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I am having trouble getting my display to work with the default debian kernel command line:

\boot\vmlinuz-4.2.0-0.bpo.1-amd64 ro root=UUID=4e496eaa-bcf1-41a0-9eee-dd1c8367c855 initrd=boot\initrd.img-4.2.0-0.bpo.1-amd64

If I try to just let the laptop boot with that default command line argument I get met with a grey "oh, no something was wrong" error message.

enter image description here

I found that if I change that kernel command line to:

\boot\vmlinuz-4.2.0-0.bpo.1-amd64 ro root=UUID=4e496eaa-bcf1-41a0-9eee-dd1c8367c855 initrd=boot\initrd.img-4.2.0-0.bpo.1-amd64 2

or append 3 it boots to gnome-shell then I can login, startx and be taken to my desktop with no problems at all.

what could be the cause of this issue and how can I fix it to have an expected behavior?

how did I edit my kernel line

sudo vi /etc/default/grub 
GRUB_CMDLINE_LINUX_DEFAULT =""
GRUB_CMDLINE_LINUX="text"
GRUB_TERMINAL="console"
sudo update-grub

reboot and still ended up at the screen shot attached above.

if instead when I come to the grub menu I edit the kernel string from:

\boot\vmlinuz-4.2.0-0.bpo.1-amd64 ro root=UUID=4e496eaa-bcf1-41a0-9eee-dd1c8367c855 initrd=boot\initrd.img-4.2.0-0.bpo.1-amd64

and add a 2 or 3 to the very end like this

\boot\vmlinuz-4.2.0-0.bpo.1-amd64 ro root=UUID=4e496eaa-bcf1-41a0-9eee-dd1c8367c855 initrd=boot\initrd.img-4.2.0-0.bpo.1-amd64 2

then I will boot to the command line, from there I can login, startx and get to my desktop.

I posted an answer to this question which was to basically purge nvidia* from my system. It works but I will eventually need nvidia drivers since I program opengl{es} and would like to move my development to linux.

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    Haven't you already found a fix? I thought you wrote that changing the kernel command line to what you show fixes it. By the way, while they do sometimes work, don't use Windows style paths (foo\bar) in the *nix world, use *nix style foo/bar instead. – terdon Nov 1 '15 at 16:57
  • that's the default string that debian created, I don't think I should change that. Also appending 2 or 3 to the end of that line seems a bit strange. I was just testing and if I login, edit grub, update grub and reboot, while the edits are there grub doesn't seem to pay attention to the changes. Honestly I'd just like the laptop to boot up and go to the login screen instead of booting up, editing kernel string, logging in, then doing startx. – user1610950 Nov 1 '15 at 17:02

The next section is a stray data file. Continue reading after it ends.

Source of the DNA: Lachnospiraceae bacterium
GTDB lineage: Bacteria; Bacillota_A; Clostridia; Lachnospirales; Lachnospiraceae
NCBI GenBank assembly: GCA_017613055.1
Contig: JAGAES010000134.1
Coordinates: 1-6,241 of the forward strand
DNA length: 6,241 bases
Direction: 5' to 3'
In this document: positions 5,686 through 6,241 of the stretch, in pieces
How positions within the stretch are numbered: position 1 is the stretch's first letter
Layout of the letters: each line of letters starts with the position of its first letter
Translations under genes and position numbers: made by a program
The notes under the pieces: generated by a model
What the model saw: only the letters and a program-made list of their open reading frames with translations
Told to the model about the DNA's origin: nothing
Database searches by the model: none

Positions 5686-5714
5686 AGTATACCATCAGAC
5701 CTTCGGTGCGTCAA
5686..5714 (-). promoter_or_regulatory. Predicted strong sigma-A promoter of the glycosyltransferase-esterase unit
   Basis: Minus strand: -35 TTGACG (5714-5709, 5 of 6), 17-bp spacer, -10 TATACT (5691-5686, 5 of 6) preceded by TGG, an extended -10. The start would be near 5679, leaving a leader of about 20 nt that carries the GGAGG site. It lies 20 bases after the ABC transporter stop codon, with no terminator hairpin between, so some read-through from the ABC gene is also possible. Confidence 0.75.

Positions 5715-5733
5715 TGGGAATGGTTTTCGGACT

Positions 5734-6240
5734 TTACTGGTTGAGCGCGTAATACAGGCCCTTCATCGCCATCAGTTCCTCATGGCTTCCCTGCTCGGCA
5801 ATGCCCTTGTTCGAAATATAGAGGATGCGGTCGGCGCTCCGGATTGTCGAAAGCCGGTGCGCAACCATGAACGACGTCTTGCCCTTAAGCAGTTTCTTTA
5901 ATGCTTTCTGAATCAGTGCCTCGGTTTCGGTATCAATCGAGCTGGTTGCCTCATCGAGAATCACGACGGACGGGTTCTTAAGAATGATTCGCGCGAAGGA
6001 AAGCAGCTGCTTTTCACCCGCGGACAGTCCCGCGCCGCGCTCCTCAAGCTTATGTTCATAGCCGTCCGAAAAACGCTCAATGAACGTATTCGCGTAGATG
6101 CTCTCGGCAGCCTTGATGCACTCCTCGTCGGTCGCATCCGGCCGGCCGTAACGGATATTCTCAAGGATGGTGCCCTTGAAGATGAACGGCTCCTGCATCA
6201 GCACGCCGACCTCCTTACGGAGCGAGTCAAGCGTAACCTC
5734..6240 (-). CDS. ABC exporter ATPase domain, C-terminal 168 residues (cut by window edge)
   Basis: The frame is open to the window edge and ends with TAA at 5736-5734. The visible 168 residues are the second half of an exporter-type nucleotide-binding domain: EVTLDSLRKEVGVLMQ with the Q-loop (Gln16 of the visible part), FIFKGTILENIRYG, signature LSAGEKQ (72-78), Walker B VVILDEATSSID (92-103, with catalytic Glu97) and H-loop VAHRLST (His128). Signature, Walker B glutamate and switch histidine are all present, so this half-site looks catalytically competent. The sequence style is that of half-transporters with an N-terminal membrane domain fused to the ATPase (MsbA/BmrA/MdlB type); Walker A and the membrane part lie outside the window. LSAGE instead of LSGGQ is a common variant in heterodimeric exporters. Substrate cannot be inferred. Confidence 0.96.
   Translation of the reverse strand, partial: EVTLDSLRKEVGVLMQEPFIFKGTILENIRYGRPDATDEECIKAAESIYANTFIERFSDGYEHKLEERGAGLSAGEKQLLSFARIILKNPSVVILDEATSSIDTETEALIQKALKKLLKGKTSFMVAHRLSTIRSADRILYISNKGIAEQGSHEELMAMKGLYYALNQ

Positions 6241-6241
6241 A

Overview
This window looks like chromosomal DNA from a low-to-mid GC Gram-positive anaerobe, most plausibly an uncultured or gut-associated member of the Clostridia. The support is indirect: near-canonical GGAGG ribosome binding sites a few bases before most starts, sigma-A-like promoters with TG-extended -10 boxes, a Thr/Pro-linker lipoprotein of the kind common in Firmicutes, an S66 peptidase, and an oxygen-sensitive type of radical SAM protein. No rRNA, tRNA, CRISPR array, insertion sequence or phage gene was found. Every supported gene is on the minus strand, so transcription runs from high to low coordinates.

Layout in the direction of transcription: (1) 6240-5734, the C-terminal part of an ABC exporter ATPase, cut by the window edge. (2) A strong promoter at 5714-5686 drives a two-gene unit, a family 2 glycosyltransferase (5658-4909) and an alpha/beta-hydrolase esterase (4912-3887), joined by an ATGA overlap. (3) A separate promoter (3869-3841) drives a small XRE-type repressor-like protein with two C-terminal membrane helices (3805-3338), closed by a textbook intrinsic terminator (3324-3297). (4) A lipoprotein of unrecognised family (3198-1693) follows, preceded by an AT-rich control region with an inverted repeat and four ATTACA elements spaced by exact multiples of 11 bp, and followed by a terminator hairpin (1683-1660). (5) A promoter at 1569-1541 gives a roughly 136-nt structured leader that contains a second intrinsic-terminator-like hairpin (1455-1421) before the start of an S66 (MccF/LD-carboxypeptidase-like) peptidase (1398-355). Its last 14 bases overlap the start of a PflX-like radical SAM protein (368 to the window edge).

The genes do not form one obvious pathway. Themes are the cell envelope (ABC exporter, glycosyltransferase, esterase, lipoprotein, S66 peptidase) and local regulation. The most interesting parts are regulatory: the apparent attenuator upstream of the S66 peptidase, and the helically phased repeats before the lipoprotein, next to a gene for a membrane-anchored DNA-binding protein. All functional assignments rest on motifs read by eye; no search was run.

• OK, but if you've found that appending 2 or 3 fixes it, edit the kernel line. I'd be happy to post an answer explaining how to do that if that's the issue. – terdon Nov 1 '15 at 17:05
  • I edited the kernel line, updated grub but I still get that oh no! screen. – user1610950 Nov 1 '15 at 17:07
  • Please edit your question and explain exactly what you did (which files did you edit, what commands did you run) to update your kernel line. – terdon Nov 1 '15 at 17:16
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I am not sure, maybe there are bugs with the latest nvidia drivers but this is the steps I took to be able to actually launch back into my desktop without fiddling with any command line arguments or kernel strings.

Booted with the above mentioned steps by appending 2 to the end of the kernel string, like this:

\boot\vmlinuz-4.2.0-0.bpo.1-amd64 ro root=UUID=4e496eaa-bcf1-41a0-9eee-dd1c8367c855 initrd=boot\initrd.img-4.2.0-0.bpo.1-amd64 2

from the command line I ran these with sudo:

apt-get remove --purge nvidia*
rm /etc/X11/xorg.conf
apt-get update
apt-get autoremove

reboot

after that I was able to get right back to gnome login manager. Whatever the reason nvidia drivers aren't playing well.

  • Yes, that will work. The initial problem was that you were booting to the wrong runlevel. Adding 2 made you boot to the second runlevel which is usually a normal system from which you can run startx. – terdon Nov 1 '15 at 17:45

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